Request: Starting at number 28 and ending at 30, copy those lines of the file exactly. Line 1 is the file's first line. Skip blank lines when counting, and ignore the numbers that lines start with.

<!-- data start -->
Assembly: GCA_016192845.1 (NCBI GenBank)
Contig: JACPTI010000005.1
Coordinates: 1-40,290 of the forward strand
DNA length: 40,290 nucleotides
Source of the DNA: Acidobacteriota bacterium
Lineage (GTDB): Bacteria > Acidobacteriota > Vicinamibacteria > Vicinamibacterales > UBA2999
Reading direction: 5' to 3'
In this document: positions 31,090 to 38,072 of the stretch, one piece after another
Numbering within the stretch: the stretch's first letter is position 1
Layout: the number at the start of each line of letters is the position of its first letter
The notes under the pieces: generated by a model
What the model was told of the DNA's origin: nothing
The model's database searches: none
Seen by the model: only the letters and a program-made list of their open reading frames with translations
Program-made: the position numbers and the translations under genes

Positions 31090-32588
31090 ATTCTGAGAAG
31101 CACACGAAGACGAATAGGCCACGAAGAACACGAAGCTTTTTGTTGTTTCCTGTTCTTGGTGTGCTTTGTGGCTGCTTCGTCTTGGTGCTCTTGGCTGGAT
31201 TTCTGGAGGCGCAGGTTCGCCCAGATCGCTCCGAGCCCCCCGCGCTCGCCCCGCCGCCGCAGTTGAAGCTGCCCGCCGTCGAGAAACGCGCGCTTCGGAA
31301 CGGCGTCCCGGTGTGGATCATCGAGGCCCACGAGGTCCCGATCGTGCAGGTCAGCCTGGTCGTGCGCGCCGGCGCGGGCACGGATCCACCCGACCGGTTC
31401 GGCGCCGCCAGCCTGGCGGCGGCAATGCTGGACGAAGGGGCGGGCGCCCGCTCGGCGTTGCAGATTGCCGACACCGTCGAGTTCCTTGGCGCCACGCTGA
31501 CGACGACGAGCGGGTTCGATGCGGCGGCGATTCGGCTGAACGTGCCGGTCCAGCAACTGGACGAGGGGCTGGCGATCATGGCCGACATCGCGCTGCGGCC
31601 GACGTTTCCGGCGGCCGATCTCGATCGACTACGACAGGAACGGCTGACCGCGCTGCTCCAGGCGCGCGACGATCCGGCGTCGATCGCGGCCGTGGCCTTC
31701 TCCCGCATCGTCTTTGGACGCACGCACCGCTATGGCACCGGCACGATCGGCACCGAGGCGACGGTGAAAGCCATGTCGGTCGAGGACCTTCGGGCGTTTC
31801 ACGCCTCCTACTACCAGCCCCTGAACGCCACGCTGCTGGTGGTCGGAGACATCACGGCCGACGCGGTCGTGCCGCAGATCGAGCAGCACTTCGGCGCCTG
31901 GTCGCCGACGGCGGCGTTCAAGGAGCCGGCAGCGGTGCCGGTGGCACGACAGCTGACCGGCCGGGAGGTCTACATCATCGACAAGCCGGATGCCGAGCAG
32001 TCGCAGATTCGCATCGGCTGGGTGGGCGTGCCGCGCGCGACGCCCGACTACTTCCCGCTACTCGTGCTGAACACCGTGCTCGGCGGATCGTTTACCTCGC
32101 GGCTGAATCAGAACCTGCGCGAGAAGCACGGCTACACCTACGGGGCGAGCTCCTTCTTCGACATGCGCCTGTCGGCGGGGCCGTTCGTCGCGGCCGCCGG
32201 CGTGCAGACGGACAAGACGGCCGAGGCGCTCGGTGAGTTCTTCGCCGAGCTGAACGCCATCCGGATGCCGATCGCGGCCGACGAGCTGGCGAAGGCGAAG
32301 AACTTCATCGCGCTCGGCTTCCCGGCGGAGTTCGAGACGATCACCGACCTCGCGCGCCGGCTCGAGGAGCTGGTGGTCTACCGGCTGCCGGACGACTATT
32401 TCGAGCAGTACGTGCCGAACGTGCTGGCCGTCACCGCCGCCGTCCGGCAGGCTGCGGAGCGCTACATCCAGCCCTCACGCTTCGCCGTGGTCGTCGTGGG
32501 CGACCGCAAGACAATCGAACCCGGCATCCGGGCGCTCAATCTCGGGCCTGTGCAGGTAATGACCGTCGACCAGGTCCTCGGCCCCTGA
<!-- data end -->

32101 GGCTGAATCAGAACCTGCGCGAGAAGCACGGCTACACCTACGGGGCGAGCTCCTTCTTCGACATGCGCCTGTCGGCGGGGCCGTTCGTCGCGGCCGCCGG
32201 CGTGCAGACGGACAAGACGGCCGAGGCGCTCGGTGAGTTCTTCGCCGAGCTGAACGCCATCCGGATGCCGATCGCGGCCGACGAGCTGGCGAAGGCGAAG
32301 AACTTCATCGCGCTCGGCTTCCCGGCGGAGTTCGAGACGATCACCGACCTCGCGCGCCGGCTCGAGGAGCTGGTGGTCTACCGGCTGCCGGACGACTATT